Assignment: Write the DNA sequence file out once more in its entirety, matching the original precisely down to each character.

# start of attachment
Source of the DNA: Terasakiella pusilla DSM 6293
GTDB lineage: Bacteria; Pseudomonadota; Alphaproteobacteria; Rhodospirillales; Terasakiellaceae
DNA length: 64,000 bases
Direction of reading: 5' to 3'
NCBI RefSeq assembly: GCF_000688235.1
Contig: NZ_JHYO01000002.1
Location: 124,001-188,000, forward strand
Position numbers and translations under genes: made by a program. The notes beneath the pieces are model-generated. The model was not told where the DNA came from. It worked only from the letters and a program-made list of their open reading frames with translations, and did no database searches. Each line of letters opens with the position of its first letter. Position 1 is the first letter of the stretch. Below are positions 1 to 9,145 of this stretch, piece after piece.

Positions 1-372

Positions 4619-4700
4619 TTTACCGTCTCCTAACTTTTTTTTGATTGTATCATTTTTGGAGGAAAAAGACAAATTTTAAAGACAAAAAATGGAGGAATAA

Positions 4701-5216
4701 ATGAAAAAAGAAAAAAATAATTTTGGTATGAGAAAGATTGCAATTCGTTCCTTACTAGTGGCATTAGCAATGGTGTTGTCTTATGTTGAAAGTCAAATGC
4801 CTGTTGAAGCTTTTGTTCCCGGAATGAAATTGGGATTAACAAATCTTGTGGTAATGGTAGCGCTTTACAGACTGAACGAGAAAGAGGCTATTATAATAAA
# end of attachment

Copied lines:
Source of the DNA: Terasakiella pusilla DSM 6293
GTDB lineage: Bacteria; Pseudomonadota; Alphaproteobacteria; Rhodospirillales; Terasakiellaceae
DNA length: 64,000 bases
Direction of reading: 5' to 3'
NCBI RefSeq assembly: GCF_000688235.1
Contig: NZ_JHYO01000002.1
Location: 124,001-188,000, forward strand
Position numbers and translations under genes: made by a program. The notes beneath the pieces are model-generated. The model was not told where the DNA came from. It worked only from the letters and a program-made list of their open reading frames with translations, and did no database searches. Each line of letters opens with the position of its first letter. Position 1 is the first letter of the stretch. Below are positions 1 to 9,145 of this stretch, piece after piece.

Positions 1-372

Positions 4619-4700
4619 TTTACCGTCTCCTAACTTTTTTTTGATTGTATCATTTTTGGAGGAAAAAGACAAATTTTAAAGACAAAAAATGGAGGAATAA

Positions 4701-5216
4701 ATGAAAAAAGAAAAAAATAATTTTGGTATGAGAAAGATTGCAATTCGTTCCTTACTAGTGGCATTAGCAATGGTGTTGTCTTATGTTGAAAGTCAAATGC
4801 CTGTTGAAGCTTTTGTTCCCGGAATGAAATTGGGATTAACAAATCTTGTGGTAATGGTAGCGCTTTACAGACTGAACGAGAAAGAGGCTATTATAATAAA